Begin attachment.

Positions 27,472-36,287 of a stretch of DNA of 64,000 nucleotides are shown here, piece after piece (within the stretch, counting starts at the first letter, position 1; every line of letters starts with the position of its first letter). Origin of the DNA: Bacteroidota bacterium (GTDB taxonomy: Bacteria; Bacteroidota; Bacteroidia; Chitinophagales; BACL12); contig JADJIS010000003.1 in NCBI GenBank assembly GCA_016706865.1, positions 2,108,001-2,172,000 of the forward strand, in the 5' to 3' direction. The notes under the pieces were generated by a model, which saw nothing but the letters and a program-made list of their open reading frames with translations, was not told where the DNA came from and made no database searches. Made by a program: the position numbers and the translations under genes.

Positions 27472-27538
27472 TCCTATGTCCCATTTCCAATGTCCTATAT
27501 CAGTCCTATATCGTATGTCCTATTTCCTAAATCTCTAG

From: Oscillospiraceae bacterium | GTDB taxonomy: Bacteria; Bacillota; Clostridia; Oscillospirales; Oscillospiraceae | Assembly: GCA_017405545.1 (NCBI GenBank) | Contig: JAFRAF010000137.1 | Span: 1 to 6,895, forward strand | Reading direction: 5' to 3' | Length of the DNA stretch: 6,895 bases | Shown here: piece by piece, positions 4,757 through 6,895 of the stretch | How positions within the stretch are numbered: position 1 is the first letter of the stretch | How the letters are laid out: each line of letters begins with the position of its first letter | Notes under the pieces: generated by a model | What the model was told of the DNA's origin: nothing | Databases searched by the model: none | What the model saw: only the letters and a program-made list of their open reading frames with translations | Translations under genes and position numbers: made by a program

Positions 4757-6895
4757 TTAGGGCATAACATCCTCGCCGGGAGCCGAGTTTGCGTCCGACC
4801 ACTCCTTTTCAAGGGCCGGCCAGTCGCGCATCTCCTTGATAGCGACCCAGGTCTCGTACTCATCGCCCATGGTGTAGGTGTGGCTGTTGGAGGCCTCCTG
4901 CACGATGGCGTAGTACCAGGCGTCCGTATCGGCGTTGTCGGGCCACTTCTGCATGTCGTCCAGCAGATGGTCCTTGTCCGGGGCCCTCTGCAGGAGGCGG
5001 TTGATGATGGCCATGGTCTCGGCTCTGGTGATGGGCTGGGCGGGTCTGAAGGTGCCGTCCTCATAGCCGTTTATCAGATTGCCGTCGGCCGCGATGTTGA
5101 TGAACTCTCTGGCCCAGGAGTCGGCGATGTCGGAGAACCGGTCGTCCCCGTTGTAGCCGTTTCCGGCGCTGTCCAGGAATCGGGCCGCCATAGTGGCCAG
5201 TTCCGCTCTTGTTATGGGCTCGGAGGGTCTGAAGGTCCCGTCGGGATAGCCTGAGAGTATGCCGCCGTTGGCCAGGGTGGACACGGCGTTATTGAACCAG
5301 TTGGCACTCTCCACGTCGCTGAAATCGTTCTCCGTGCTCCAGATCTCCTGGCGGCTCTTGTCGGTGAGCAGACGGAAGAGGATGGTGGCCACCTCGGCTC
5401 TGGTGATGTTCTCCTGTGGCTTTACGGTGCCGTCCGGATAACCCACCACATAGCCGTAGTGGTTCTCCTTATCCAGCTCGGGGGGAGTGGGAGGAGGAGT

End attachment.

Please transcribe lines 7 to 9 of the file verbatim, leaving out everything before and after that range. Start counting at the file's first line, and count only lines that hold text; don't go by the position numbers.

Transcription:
4757 TTAGGGCATAACATCCTCGCCGGGAGCCGAGTTTGCGTCCGACC
4801 ACTCCTTTTCAAGGGCCGGCCAGTCGCGCATCTCCTTGATAGCGACCCAGGTCTCGTACTCATCGCCCATGGTGTAGGTGTGGCTGTTGGAGGCCTCCTG
4901 CACGATGGCGTAGTACCAGGCGTCCGTATCGGCGTTGTCGGGCCACTTCTGCATGTCGTCCAGCAGATGGTCCTTGTCCGGGGCCCTCTGCAGGAGGCGG